Western History & Genealogy Blog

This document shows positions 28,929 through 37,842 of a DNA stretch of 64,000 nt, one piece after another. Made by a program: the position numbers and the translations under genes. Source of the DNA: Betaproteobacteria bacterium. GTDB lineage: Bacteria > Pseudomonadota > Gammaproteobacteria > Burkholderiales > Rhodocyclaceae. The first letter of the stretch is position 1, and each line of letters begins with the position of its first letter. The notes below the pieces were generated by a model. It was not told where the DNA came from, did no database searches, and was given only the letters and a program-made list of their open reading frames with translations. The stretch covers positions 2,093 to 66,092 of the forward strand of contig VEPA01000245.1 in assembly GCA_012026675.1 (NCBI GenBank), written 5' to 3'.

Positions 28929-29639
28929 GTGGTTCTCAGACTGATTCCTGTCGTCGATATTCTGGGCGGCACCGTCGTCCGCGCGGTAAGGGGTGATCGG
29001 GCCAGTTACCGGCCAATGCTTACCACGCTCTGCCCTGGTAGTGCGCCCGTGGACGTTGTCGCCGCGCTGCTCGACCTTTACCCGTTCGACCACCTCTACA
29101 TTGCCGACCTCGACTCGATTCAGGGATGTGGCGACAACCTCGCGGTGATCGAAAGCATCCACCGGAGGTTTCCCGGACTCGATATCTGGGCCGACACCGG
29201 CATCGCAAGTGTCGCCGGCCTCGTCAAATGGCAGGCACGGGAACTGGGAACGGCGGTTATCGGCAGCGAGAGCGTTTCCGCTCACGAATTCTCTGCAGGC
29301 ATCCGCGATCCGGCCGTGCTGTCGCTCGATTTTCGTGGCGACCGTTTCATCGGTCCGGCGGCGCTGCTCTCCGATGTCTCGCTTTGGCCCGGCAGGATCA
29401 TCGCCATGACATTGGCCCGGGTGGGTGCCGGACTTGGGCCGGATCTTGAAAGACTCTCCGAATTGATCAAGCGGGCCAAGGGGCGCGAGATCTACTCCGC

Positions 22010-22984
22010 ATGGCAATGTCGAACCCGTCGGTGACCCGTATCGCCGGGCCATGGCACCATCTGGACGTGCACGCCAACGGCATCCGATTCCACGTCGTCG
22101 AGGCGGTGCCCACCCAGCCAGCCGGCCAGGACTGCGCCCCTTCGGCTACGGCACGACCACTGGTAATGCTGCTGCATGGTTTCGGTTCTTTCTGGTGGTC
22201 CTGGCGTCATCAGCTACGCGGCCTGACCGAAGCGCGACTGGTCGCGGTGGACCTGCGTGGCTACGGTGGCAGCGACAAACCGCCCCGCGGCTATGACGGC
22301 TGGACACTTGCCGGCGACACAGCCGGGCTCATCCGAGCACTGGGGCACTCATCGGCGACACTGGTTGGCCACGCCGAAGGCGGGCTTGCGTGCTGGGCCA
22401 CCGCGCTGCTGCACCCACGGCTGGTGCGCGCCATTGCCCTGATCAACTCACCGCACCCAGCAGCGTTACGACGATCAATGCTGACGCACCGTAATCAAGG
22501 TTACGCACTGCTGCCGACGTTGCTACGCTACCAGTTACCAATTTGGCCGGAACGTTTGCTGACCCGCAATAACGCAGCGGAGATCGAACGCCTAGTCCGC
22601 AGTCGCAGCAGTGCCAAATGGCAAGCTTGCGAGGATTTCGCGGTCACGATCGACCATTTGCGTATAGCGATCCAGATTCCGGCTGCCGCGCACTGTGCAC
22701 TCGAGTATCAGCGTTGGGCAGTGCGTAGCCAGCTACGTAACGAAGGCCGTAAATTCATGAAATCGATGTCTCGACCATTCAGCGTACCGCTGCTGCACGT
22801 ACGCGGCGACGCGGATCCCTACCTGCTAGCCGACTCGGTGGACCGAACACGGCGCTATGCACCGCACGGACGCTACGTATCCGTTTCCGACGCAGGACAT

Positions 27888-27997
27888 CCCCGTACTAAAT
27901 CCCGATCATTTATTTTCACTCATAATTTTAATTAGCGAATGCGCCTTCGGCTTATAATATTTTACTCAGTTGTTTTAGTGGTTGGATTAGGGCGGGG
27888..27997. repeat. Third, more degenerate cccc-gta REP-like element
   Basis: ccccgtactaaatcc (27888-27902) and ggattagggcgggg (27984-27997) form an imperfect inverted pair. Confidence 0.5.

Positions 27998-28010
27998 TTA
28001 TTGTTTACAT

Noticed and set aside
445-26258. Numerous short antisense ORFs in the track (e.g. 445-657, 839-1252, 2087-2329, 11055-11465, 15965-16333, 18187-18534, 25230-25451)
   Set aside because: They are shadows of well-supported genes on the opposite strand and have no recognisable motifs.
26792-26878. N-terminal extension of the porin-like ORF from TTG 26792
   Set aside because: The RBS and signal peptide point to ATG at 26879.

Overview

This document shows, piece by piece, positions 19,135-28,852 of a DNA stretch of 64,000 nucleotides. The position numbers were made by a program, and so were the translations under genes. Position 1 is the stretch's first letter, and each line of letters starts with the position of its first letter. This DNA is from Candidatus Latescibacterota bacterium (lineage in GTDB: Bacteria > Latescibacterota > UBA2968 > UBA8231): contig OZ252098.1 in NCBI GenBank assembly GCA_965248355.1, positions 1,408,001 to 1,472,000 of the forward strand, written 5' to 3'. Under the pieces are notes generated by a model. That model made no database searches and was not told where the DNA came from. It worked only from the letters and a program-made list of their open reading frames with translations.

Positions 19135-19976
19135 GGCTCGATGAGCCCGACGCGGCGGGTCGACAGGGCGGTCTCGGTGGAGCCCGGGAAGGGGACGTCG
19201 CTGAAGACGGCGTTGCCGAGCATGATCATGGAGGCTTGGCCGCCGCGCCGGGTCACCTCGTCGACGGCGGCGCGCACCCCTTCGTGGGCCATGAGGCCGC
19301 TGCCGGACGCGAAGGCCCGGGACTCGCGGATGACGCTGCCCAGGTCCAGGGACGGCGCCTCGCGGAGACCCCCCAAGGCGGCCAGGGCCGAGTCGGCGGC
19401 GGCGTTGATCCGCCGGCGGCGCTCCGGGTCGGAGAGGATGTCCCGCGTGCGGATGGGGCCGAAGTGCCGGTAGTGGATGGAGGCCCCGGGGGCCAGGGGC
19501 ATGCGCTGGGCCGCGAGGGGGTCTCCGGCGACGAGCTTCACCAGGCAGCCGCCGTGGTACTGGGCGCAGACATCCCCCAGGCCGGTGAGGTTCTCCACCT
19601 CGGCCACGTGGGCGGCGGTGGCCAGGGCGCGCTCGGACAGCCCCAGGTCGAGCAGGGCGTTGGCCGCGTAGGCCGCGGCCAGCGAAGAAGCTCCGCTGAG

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In 1964, Otto Kuhler dedicated a series of twelve paintings to “the broken bodies still lying under the barren hills” of what had been Southeastern Colorado’s mining country. WHG is pleased to announce that the painting The Graves of Aguilar has been restored and returned to permanent display alongside the rest of Kuhler’s series, thanks to a generous donation by Charles Albi. Kuhler was a successful engineer from Germany who designed railroads, steam locomotives, diesel trains and more. Yet Kuhler had always drawn and painted too, and when he saw the end of the Industrial age approaching, he devoted himself to documenting this vanishing era. He moved from New York to a run-down ranch near Bailey, Colorado, where the vast open country inspired him. He discovered Trinidad and Raton Pass, and his paintings explored both the grand scale of this region’s industrial past and the ruins that existed where there had been progress. His scenes are of eerie and beautiful decay set in stark and unforgiving natural landscapes, of coke ovens and working mines belching smoke that obscures the hills, and of old mine towns and graves dissolving back to nature. Though only one painting in the series contains human beings, paintings such as The Iron Witnesses (a mining family’s camp in the aftermath of a fire set by guards during the Ludlow Massacre) scream humanity. Come to the Fifth Floor of the Denver Public Library to view these historic, haunting and impressive paintings, and to view the many other works of art in our collection. For more information on the paintings in Otto Kuhler's Land of Lost Souls series, search our catalog.